Background: We recently demonstrated that a female sex hormone, estrogen, suppressed esophageal epithelial injury in a reflux esophagitis model of rat, suggesting that estrogen may play an important role in controlling the progress of the gastro-esophageal reflux disease spectrum. However, the precise mechanism of the action is unclear. Aim: To investigate the potential role of estrogen in the esophageal barrier function. Methods: Male rabbits were pretreated with either continuous release 17β-estradiol or placebo, and the excised esophageal mucosa was subjected to Ussing chamber experiments after the 2-week pre-treatment. The mucosal side of the chamber was perfused with luminal irritants (HCl or acidified sodium nitrite), while the basal side was perfused by modified Krebs buffer. The epithelial barrier function was evaluated by the transmembrane resistance and the epithelial permeability. The intercellular space of the epithelium was investigated with transmission electron microscopy and the expression of tight junction protein, occludin, claudin-1, and claudin-4, with immunoblotting. Results: Estrogen pre-treatment significantly attenuated the decrease in the transmembrane resistance and the increase in the epithelial permeability induced by luminal irritants. Furthermore, the dilation of the intercellular space induced by luminal HCl was significantly alleviated by 17β-estradiol administration. The baseline occludin expression was significantly potentiated by 17β-estradiol administration. Conclusions: This is the first study showing an enhancement of the esophageal barrier function by 17β-estradiol administration. The lack of the protective effect of estrogen could be responsible for the male predominance of erosive reflux esophagitis.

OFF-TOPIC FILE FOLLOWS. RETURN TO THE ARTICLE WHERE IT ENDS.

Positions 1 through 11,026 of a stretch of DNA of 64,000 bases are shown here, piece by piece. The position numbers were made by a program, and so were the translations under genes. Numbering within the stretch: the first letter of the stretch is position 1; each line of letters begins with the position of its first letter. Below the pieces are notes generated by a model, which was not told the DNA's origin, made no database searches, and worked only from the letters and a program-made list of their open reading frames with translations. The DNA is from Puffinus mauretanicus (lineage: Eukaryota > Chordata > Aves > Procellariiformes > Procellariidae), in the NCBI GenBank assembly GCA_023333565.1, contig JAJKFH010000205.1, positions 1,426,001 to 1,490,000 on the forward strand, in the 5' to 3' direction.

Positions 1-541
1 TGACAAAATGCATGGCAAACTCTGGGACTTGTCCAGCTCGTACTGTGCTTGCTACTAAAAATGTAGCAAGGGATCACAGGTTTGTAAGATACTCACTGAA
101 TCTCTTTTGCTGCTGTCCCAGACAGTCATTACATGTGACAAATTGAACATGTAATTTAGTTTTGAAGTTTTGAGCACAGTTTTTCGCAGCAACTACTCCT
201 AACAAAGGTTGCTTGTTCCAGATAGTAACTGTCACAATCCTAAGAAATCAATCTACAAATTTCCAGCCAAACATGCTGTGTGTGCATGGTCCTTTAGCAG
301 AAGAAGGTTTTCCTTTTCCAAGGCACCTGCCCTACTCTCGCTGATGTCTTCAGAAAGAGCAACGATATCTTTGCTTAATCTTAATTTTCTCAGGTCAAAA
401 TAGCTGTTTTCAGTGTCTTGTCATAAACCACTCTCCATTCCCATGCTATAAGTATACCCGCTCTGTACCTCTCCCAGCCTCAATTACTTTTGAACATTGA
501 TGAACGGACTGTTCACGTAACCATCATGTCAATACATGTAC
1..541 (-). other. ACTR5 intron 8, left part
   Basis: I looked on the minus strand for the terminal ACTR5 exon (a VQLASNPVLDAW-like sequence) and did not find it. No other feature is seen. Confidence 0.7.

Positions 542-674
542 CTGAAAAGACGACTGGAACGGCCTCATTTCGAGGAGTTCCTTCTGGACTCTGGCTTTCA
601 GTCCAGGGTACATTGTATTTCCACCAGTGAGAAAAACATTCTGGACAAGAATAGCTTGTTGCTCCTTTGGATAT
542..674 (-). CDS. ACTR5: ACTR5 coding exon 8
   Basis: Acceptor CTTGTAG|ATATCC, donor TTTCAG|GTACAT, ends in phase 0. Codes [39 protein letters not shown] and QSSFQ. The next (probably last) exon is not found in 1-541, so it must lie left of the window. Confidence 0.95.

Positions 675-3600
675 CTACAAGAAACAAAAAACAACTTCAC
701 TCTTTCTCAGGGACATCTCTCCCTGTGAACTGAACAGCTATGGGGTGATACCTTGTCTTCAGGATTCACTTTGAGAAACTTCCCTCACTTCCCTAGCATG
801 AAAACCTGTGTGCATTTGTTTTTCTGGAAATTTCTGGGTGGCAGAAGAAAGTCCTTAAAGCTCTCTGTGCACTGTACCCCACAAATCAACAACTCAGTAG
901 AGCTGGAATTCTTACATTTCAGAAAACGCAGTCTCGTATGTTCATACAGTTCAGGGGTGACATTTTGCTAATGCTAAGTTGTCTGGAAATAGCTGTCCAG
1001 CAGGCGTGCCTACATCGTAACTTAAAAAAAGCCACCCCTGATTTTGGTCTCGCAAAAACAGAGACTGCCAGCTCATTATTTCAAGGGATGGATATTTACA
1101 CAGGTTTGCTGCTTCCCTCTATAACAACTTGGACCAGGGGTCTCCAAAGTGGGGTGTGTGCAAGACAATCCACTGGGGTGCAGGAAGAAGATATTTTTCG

- Dilatation of intercellular space
- Epithelial permeability
- Esophageal barrier function
ASJC Scopus subject areas